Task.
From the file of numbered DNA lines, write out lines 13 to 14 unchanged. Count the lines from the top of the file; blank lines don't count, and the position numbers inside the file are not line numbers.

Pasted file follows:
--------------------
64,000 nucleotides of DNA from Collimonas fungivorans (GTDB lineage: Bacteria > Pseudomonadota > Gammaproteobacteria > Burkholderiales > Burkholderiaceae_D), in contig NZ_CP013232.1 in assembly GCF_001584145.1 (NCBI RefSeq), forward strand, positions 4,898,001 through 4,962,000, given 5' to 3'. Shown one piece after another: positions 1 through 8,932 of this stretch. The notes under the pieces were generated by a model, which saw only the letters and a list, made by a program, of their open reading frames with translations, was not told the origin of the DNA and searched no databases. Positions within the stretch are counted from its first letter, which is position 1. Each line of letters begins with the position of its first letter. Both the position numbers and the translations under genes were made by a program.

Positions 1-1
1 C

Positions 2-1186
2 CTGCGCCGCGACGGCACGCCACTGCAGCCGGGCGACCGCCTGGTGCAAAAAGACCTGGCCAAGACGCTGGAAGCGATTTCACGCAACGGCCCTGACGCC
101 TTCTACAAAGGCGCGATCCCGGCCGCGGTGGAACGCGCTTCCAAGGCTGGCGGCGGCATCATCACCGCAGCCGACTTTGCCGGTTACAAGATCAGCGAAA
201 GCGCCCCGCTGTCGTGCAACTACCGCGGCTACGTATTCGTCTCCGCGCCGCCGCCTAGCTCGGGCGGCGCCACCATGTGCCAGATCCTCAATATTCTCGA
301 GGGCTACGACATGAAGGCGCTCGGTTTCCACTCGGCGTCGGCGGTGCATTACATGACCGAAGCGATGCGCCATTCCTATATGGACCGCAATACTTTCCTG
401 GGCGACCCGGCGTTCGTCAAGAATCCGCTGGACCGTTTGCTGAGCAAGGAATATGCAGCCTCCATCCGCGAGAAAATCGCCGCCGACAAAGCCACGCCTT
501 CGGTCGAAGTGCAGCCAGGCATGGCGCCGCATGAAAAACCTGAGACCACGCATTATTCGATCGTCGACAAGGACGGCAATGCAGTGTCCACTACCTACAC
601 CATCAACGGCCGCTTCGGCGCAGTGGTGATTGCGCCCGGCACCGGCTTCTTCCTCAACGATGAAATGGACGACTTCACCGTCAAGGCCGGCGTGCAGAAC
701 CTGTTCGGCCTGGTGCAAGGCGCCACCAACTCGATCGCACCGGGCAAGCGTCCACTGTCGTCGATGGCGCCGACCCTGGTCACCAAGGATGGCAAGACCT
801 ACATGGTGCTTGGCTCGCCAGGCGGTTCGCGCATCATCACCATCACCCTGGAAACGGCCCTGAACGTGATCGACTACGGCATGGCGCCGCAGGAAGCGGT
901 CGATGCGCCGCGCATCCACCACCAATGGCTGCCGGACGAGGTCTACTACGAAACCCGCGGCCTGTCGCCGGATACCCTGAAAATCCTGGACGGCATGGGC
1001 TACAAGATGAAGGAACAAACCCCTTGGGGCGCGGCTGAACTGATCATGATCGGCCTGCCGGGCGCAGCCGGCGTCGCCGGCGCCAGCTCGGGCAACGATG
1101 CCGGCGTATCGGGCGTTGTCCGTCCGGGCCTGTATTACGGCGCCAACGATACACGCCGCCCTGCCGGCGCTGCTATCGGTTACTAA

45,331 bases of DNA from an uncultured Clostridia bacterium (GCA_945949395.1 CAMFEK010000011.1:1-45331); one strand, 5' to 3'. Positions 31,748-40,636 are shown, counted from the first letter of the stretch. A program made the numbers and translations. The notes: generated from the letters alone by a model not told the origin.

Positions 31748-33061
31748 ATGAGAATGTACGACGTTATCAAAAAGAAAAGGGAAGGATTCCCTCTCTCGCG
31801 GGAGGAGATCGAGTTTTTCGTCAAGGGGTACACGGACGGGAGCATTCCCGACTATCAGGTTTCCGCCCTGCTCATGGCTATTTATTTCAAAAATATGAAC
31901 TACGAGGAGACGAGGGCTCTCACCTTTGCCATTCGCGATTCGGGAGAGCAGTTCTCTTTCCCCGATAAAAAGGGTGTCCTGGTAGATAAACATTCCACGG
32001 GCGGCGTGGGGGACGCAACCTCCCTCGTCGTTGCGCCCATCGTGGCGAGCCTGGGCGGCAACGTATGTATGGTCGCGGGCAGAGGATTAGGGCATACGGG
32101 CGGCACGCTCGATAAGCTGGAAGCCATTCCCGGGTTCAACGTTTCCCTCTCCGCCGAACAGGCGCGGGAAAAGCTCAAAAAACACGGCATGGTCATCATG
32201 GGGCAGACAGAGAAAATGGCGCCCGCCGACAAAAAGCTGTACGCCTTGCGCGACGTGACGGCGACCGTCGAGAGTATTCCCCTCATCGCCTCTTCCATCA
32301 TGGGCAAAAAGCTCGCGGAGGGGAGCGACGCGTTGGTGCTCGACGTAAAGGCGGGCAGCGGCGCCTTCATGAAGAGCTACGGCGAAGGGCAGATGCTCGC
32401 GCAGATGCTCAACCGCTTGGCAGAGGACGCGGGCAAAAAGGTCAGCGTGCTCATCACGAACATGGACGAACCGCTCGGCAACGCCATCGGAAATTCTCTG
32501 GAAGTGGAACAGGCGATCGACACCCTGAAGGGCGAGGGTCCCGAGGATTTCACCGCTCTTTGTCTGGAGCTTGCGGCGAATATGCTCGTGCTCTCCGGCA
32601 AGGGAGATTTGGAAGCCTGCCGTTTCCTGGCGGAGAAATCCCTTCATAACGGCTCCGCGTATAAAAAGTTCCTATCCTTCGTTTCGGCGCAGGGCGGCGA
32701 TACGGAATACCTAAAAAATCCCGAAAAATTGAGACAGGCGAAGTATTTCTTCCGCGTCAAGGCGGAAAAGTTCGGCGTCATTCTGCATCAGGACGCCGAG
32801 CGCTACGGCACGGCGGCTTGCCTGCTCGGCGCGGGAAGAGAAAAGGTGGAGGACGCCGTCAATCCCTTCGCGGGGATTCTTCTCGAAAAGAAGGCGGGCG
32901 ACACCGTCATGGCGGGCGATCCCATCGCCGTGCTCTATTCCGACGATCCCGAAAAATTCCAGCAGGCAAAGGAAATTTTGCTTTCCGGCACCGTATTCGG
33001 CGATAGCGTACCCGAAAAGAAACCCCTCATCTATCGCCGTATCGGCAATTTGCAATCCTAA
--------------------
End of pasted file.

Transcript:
801 ACATGGTGCTTGGCTCGCCAGGCGGTTCGCGCATCATCACCATCACCCTGGAAACGGCCCTGAACGTGATCGACTACGGCATGGCGCCGCAGGAAGCGGT
901 CGATGCGCCGCGCATCCACCACCAATGGCTGCCGGACGAGGTCTACTACGAAACCCGCGGCCTGTCGCCGGATACCCTGAAAATCCTGGACGGCATGGGC